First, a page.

Ready to advance your career? Learn HTML, CSS, and JavaScript at The Coding Boot Camp at UT Austin.

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How to Create a Website Using HTML, CSS, and JavaScript Step by Step

If you’ve ever wondered how long it takes to become a front end developer, it’s important to understand how websites are built with these three basic languages. While some websites pull in more complicated coding languages, it’s completely possible to make an exciting, beautiful, interactive website using just HTML, CSS, and JavaScript.

Here’s how it works:

First, you’ll use HTML to create the basic structure of your website. This includes deciding what your main pages will be as well as how they’re laid out. HTML will help you build a main page consisting of a header and some body text, as well as an image at the end. HTML, after all, denotes where things go, how they are laid out, and what’s on the webpage.

Next, CSS will help you stylize what you’ve already built. You’ll add CSS tags to your existing HTML to add color, stylization, and themes, such as background color. CSS can help you make your website feel like a place, rather than just a grouping of information.

Once you’ve created the look, feel, and structure of your website, you’ll use JavaScript to make your page more interactive and functionally complex. Maybe you want your buttons to change color when someone hovers over them, or you want to animate an image. JavaScript can add these bits of flair to give your website more personality and dynamism.

To be a front end developer, you’ll need to be proficient in all three of these languages, as they are constantly working together. Ideally you’ll learn HTML first, then CSS, and then finish with JavaScript, as they build on each other in that order.

HTML, CSS, and JavaScript Examples

Reading about web development is one thing, but sometimes you need to see it in action to really understand it. We have put together a collection of code snippets and corresponding web pages below so that you can better understand how these programming languages are used together, as well as what the results will look like. If and when you learn these languages, you’ll be able to build similar and more complex websites yourself — this is just a taste of what’s possible.

HTML Webpage Examples With Source Code

W3Schools is an excellent resource that offers a wide variety of simple HTML examples to help you understand the scope of this language and the ways it enables you to format text and webpage components.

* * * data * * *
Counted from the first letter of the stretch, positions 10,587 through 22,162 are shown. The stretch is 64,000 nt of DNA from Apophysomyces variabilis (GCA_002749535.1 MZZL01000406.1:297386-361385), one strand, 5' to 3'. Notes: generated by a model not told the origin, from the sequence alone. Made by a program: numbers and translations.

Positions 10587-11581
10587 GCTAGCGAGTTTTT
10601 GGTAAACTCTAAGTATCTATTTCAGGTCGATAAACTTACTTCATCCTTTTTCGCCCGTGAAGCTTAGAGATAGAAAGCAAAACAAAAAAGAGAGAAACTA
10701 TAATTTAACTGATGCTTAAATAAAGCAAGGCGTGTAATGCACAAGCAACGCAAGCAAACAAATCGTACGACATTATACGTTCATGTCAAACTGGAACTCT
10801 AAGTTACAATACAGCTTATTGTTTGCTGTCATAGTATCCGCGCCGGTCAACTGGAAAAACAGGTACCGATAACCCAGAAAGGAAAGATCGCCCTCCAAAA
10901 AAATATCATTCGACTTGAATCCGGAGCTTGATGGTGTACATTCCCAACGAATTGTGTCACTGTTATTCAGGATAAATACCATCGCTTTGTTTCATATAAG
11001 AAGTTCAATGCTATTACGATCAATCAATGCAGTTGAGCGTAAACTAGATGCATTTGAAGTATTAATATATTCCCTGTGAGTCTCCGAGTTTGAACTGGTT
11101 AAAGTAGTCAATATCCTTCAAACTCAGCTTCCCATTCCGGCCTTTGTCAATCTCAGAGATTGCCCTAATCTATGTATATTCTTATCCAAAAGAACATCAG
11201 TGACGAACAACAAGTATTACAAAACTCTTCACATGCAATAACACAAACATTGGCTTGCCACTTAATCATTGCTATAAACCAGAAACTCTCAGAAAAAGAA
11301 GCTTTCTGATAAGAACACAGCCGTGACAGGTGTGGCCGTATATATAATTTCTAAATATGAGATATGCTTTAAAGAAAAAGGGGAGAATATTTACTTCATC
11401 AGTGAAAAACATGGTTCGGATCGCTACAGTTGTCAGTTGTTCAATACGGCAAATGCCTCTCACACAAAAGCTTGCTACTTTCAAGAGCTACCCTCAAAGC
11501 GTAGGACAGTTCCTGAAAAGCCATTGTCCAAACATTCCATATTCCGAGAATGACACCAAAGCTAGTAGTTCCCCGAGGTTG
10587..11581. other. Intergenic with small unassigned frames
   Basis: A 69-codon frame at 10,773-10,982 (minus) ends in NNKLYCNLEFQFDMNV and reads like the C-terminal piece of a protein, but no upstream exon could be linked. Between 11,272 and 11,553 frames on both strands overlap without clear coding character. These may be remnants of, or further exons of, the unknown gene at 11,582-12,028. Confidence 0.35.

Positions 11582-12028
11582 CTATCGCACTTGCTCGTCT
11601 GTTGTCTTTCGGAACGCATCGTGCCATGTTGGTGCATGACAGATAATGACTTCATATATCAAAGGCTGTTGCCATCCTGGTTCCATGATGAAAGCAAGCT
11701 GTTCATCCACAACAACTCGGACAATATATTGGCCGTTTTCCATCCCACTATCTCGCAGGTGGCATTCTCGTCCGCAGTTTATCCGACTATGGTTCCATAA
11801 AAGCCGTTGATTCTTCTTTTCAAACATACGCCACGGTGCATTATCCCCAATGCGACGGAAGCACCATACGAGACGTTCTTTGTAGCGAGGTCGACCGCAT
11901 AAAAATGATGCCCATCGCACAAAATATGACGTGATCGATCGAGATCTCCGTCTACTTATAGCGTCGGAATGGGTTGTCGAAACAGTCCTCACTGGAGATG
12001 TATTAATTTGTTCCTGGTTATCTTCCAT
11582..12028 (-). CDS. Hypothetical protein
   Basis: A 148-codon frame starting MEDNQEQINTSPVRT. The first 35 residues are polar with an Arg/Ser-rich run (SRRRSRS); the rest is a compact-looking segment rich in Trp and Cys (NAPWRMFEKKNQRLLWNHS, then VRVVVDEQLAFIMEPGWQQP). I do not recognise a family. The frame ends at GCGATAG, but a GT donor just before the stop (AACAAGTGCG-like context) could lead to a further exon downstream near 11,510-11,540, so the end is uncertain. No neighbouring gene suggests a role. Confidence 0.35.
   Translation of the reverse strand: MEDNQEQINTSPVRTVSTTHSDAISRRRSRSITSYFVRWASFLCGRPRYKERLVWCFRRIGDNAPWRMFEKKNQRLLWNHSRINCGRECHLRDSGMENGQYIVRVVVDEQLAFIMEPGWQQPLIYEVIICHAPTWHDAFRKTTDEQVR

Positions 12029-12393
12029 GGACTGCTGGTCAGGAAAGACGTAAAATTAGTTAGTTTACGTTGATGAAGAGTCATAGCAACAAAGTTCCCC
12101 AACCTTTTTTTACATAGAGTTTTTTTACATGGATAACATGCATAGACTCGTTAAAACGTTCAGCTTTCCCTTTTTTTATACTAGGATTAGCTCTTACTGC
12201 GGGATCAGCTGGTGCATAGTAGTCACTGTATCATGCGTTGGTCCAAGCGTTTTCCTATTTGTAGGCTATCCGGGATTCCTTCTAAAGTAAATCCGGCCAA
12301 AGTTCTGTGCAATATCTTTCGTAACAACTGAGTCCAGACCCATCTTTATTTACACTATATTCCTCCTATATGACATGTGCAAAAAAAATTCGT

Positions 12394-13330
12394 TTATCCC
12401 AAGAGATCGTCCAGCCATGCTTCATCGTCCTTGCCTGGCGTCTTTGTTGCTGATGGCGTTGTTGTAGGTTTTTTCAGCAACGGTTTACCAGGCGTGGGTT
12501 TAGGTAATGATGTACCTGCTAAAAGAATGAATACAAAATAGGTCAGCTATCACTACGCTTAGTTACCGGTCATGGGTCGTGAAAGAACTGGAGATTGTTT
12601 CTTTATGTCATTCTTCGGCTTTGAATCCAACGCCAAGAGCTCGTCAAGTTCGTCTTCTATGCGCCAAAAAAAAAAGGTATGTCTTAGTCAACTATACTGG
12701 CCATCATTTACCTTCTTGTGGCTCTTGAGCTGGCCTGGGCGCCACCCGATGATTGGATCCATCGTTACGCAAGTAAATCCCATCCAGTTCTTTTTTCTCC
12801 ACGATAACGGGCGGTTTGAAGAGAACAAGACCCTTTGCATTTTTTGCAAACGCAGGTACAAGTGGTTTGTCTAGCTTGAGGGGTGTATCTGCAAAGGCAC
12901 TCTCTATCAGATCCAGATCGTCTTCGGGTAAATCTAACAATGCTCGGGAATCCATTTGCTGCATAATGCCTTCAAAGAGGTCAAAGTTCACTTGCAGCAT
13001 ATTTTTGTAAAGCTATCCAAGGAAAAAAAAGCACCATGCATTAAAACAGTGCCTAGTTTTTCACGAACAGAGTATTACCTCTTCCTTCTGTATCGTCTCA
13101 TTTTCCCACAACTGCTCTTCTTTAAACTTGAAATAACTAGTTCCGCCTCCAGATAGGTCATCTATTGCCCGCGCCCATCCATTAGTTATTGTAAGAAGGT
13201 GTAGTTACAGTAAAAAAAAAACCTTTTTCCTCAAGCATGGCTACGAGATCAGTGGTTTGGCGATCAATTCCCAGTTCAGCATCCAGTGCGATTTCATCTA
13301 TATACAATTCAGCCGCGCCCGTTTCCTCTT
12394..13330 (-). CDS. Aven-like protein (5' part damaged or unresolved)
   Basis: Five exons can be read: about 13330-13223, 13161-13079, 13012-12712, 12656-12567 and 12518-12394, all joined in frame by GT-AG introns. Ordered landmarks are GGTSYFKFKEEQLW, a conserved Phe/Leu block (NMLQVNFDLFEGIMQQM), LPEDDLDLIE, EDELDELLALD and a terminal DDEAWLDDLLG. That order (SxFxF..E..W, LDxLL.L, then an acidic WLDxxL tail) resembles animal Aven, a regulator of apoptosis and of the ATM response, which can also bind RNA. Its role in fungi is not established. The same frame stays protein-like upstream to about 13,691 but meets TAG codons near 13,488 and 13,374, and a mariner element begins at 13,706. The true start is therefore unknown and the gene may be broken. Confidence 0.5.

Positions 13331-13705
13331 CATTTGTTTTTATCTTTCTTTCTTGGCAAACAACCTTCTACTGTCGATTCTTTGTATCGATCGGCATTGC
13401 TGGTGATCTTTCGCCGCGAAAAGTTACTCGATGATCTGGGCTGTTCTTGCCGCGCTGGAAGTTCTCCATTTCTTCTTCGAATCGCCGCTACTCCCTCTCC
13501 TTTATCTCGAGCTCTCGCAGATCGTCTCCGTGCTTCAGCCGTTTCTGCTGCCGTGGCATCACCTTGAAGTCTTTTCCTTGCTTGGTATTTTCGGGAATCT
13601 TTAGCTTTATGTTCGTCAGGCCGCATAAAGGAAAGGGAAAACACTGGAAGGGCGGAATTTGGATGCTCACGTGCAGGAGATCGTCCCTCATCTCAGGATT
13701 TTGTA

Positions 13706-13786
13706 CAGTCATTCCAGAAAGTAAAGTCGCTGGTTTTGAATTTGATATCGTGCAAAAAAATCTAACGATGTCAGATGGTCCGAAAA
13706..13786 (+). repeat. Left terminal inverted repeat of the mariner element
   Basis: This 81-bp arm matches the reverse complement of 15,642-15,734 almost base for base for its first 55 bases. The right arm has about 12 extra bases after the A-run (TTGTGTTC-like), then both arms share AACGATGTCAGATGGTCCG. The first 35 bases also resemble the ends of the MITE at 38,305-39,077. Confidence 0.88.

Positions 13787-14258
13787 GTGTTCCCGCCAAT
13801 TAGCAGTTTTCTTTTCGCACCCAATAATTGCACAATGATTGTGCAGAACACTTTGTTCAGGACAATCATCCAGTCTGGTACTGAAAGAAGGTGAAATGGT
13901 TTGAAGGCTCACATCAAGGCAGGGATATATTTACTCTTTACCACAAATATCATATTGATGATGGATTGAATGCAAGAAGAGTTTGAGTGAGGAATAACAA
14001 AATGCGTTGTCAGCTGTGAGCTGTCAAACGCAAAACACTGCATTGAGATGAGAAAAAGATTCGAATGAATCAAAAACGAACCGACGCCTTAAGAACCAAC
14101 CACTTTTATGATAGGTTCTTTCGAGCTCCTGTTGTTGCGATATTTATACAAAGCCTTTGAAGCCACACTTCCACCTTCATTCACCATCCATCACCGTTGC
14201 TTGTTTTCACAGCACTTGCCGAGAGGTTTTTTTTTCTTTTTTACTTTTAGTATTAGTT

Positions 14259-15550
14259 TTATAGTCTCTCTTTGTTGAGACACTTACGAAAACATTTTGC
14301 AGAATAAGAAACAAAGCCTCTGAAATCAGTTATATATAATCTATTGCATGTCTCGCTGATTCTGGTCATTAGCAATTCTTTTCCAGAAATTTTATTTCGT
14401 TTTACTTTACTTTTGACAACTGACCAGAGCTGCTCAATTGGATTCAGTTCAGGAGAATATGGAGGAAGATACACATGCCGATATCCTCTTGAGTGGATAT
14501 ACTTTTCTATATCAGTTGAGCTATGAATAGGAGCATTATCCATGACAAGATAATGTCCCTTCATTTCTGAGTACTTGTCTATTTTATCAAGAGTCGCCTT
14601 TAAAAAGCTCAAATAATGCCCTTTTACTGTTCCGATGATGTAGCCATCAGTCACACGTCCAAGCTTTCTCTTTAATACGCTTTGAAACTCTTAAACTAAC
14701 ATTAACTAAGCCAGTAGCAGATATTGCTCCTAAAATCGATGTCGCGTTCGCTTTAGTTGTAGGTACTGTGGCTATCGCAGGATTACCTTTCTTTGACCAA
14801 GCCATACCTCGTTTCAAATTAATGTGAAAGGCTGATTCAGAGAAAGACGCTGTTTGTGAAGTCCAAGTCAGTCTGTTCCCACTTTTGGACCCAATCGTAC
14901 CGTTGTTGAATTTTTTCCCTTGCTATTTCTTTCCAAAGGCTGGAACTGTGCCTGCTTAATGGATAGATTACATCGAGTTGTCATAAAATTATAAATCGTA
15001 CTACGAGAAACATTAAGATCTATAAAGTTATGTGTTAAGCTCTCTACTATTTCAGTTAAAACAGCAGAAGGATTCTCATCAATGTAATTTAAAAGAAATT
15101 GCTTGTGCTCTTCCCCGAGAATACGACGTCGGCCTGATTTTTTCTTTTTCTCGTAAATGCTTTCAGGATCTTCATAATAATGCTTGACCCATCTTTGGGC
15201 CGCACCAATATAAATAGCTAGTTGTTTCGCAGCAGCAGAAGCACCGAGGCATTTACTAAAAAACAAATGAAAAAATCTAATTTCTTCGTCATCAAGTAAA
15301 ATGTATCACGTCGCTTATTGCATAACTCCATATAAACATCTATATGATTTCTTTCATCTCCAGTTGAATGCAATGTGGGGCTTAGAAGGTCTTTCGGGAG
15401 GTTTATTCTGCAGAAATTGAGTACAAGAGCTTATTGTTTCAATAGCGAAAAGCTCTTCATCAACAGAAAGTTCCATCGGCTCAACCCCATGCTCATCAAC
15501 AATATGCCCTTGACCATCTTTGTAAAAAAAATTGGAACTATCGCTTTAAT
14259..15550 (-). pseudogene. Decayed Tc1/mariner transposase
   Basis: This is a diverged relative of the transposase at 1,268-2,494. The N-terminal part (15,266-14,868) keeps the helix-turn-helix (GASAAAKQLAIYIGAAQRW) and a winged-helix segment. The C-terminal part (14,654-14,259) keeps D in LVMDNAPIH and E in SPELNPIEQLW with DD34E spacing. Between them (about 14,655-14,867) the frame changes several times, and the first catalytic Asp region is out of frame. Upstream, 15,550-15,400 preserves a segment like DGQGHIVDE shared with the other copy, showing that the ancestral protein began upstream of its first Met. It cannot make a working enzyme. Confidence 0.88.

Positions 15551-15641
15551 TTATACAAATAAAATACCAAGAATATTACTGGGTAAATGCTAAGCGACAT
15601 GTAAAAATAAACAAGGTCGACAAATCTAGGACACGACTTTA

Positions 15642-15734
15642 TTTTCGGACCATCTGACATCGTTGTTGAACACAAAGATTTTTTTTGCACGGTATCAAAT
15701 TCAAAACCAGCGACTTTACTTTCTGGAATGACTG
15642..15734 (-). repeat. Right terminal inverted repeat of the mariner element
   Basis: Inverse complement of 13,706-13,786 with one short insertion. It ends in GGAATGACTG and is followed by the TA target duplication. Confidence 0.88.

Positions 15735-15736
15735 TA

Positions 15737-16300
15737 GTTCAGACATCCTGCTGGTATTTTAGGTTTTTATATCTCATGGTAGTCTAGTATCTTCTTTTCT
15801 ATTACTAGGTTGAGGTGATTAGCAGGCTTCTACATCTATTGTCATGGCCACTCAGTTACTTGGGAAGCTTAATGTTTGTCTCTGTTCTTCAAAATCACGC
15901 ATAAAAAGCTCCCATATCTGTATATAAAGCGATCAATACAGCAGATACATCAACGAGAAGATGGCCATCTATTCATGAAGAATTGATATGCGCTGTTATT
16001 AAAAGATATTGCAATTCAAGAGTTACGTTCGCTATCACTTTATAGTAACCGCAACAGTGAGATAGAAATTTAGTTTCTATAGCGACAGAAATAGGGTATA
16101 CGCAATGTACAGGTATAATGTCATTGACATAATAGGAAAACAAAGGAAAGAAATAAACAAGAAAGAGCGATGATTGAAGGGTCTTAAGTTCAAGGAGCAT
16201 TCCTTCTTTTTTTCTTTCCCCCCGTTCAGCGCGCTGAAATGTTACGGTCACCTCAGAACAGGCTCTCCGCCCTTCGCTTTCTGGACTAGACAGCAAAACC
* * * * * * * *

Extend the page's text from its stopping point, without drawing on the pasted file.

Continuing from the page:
In HTML, for example, you can create buttons like those you’re used to seeing all over the internet. Their example is flexible, so you can get in there and customize the text, but the basic code is below:

W3Schools also has examples for HTML headings, HTML links, HTML lists, and more HTML examples.

CSS Examples With Source Code

W3Schools also has a wide variety of CSS examples that can help you understand the slightly more complex world of CSS and the ways you can style even a simple selection of text. Take the following snippet of code, for example:

As you can see, it’s similar to the HTML, with additional “style=” syntax that indicates the color of both the header and the paragraph text. The resulting page looks like this:

A graphic showing hello world.Again, you can play around with this CSS example to change the text and color. W3Schools also has examples that will help you visualize other CSS elements like basic syntax or image backgrounds.

JavaScript Examples With Source Code

To understand what it looks like when HTML, CSS, and JavaScript come together to create an interactive webpage, all you have to do is take a look at this JavaScript example from codepen.io. As you’ll see, the HTML, CSS, and JavaScript are written out separately with corresponding lines. The JavaScript portion looks like this:

The resulting interactive to-do list looks like this:

CODEPEN, “To-Do List, Plain JS.” (2021). https://codepen.io/JohnPaulFich/pen/MXmzzM

Become Proficient in Front End Languages: HTML, CSS, and JavaScript

For anyone interested in a career in web development, it’s imperative to understand these three front end languages. HTML, CSS, and JavaScript are the building blocks of nearly every website you’ve ever visited, and they are crucial to understanding how websites are built. Learning them requires a variety of skills and hands-on practice. Coding and web development bootcamps are a great way to learn these skills in a flexible, hands-on, intensive environment that focuses on teaching the practical, in-demand web development skills needed to become employer-competitive in the marketplace.